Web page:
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The Stoics and the Epicureans

October 31, 2014 Leave a comment

The Stoics for the motivation and achievement, but the Epicureans for the style…

Seneca the Younger

I recently got onto Hellenist moral philosophy after reading The Obstacle Is The Way, one of the books recommended by Tim Ferriss. The book is a motivating entree into Stoic thought, and Ferriss himself is a devotee of Seneca, a famous Stoic philosopher.

Several hundred years before Christ, two post-Socratic schools of thought emerged as to the nature of the universe and how we should behave within it to live the optimum life. Many of the teachings these schools reverberate today.

The Epicureans are my sentimental favorite, and they were astonishingly ahead of their time in deducing how the universe actually works. They were adopters of Democritus‘ idea that objects are made of atoms, and that those atoms move through space. They did not know about how light works, but deduced that something traveled from the object to the eye. They came very close to articulating the conservation of mass theory, millennia before Einstein proved that matter and energy were interchangeable.

Epicureans did believe in the gods, but did not believe that they intervened in the actions of the earth. Therefore, they believed that they had nothing to fear from the gods, and therefore nothing to fear from death. Life was simply to be lived, and therefore they concluded that the optimum life was lived as pleasurably as possible. Happiness was the thing to be pursued, as Jefferson (himself an epicurean) pronounces in the Declaration of Independence.

This leads many people to equate epicureanism with hedonism. And, to be fair, if you know anyone today that you’d call “Epicurean”, they usually know where the best food and drink can be found. But epicureans meant “pleasure” mostly to mean freedom from anxiety. Under their moral code, for example, you would not want to steal from your neighbor – not because it’s intrinsically wrong but because it would result in anxiety from the theft and secrecy, and the potential consequences put your happiness at risk. Better to live simply, treat others well, and cultivate friendships. Don’t worry…be happy.

I love the Epicureans for an outlook on life so far from my own. If I were capable of doing away with my needless anxiety and absorbing myself in food, drink, thought and friendship, I’d be right there. I know people like this, and they’re the right people to chill with. As a matter of fact, Epicurean notions are still present today in modern psychotherapy, where a psychiatrist will try to allow a patient to let go of his or her idea of what the world “should” be, and accept it as it is.

The one place where epicurean thought is largely mute is having to do with concepts like achievement, motivation, and personal development. The ancient Greek epicureans did not seek to achieve greatly, instead they secluded themselves in a commune. Politics and industry brought about anxieties that were detrimental to the pleasures of a simply-lived life. For achievement and growth, you have to talk to the Stoics.

Emperor Marcus Aurelius (Visual Approximation)

Rather than a concept of the universe that was atomic and mostly random, the Stoics believed that the universe was created by the gods with a distinct universal order, and everything had a distinct purpose. The purpose (and the only purpose) of a horse, for example, was husbandry.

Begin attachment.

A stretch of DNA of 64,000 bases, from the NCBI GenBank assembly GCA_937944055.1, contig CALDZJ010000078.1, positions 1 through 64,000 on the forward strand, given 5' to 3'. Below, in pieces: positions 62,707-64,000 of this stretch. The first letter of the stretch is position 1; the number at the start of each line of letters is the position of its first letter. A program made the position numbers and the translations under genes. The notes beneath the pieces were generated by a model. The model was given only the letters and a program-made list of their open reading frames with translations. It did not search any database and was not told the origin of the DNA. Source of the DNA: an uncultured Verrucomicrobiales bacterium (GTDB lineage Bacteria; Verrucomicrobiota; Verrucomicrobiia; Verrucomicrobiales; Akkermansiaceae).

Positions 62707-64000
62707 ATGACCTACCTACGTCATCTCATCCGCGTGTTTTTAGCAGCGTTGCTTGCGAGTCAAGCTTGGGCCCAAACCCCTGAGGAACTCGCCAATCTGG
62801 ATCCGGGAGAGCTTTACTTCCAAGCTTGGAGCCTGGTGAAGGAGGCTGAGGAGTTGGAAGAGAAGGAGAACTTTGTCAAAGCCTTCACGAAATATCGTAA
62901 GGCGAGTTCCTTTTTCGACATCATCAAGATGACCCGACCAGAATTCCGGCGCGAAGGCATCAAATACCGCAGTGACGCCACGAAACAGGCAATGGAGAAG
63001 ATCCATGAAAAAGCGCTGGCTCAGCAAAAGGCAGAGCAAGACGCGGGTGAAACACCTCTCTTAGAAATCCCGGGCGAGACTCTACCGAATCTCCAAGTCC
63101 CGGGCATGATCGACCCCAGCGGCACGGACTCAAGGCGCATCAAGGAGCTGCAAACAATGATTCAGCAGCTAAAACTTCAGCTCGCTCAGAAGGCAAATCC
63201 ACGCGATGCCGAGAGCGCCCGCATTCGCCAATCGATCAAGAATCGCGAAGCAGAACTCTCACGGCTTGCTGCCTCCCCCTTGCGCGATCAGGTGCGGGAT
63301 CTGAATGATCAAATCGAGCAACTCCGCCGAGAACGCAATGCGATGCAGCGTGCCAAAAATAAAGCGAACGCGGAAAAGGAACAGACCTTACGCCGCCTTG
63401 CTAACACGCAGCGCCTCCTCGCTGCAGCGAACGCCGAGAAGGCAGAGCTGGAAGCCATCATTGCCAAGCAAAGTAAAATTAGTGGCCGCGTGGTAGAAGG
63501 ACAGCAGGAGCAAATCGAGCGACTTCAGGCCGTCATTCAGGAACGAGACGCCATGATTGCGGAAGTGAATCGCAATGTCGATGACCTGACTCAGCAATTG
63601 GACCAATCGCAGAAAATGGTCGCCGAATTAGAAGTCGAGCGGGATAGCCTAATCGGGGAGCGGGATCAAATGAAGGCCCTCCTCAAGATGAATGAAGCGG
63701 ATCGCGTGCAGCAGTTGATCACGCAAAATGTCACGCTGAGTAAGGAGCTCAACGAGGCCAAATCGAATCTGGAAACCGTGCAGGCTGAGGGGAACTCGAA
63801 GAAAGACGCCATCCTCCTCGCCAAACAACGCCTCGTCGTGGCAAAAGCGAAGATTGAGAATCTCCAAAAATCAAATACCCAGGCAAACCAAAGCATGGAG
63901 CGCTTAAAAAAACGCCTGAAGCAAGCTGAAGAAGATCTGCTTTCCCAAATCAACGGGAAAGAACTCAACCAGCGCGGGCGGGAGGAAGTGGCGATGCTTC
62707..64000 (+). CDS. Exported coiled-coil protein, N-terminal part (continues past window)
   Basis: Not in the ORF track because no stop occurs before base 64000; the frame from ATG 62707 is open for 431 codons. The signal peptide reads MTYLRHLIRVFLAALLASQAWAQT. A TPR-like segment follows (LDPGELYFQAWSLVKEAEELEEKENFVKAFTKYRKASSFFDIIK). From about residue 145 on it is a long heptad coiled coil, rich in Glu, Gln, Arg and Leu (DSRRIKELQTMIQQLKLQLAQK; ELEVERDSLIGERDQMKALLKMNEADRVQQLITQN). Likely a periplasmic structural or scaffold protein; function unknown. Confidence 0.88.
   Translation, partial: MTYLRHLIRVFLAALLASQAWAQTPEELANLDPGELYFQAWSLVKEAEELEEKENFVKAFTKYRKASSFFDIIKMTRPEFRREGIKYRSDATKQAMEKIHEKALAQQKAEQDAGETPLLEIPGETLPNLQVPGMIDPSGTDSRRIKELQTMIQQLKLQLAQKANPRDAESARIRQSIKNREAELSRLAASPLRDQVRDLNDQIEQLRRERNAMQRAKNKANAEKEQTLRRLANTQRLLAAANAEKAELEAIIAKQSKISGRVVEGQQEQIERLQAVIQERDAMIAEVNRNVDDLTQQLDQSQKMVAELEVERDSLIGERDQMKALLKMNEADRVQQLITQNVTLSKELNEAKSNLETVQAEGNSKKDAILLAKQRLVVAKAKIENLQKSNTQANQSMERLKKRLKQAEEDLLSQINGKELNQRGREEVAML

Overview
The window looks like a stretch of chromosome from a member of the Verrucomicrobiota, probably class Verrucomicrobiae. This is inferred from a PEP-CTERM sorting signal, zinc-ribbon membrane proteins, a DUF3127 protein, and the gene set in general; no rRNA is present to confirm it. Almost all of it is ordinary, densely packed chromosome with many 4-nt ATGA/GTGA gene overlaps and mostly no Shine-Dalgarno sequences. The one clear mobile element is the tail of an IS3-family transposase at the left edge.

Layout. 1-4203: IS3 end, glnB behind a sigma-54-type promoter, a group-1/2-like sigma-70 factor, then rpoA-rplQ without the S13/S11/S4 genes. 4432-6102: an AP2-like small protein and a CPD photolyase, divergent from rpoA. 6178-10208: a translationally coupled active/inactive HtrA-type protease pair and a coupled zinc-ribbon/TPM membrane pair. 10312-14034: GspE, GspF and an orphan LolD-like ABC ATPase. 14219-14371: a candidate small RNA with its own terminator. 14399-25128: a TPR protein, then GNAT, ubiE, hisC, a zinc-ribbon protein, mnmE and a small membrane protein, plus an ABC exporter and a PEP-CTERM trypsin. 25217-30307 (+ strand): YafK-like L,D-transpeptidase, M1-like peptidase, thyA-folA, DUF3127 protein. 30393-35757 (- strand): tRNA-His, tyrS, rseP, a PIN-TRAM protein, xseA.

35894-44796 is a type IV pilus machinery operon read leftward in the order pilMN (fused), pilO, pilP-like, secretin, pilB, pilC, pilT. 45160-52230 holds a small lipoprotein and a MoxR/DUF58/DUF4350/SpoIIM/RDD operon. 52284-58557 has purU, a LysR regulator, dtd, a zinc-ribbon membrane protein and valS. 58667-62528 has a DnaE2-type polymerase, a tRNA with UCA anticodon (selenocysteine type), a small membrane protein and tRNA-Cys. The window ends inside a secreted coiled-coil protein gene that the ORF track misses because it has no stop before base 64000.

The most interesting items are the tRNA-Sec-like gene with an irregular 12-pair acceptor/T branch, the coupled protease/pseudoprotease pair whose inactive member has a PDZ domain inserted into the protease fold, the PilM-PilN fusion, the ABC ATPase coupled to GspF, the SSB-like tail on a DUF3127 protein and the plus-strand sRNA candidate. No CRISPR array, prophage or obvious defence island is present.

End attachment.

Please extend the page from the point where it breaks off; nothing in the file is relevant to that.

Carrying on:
Remember Silence of the Lambs? When Lecter told Clarice to “read Marcus Aurelius” (another Stoic philosopher)? What did he say? He said that the emperor counsels simplicity. Of each thing, ask, what is it’s nature? It’s purpose?

To the Stoics, everything literally had one defined nature and purpose. The nature and purpose of the human, being the only animal that reasons, is to live its life using his natural capacity for reason. This meant living in accordance with nature, natural order, and therefore the reason allows us to understand what the natural order of the world actually is. With me so far?

The optimum way for a Stoic to live is therefore as virtuously as possible. One must try and become a paragon of virtue, because our sense of logic and reason tells us that it best serves the natural order of the universe for us to do so.

You can see that this concept of morality is 180 degrees apart from the epicurean philosophy. One is sensory, visceral, pleasure-seeking, deemphasizes ambition, reclusive, and seeks a mental framework that avoids anxiety by doing away with the concept of “should”. The other is top-down, orderly, reasoning, taming, and harbors ambition to achieve a highly virtuous and logical life. One looks at obstacles and says, “Don’t worry about it.” The other looks at obstacles and says, “Overcoming this obstacle will lead to further development.”

For us simple folk, we probably unwittingly live somewhere in between these two extremes. But you notice that neither one of these great philosophies looks at obstacles and says, “I must whine for sympathy and feel like I’m doomed.” Nor does either school think that the optimum life is lived by creating maximum anxiety in order to compete for wealth, status, and the purchasing of insignificant stuff. Each philosophy is a study in self discipline and mental conditioning, just in opposing directions.

It was useful for me, and it might be useful for you, to look at the anxieties in your own life and ask, “Am I doing this for a purpose that makes sense, or am I just reaching higher?” And if we find that we are constantly making unreasoned, half-asleep choices about achievement and attitude, how might these models serve as something to strive for?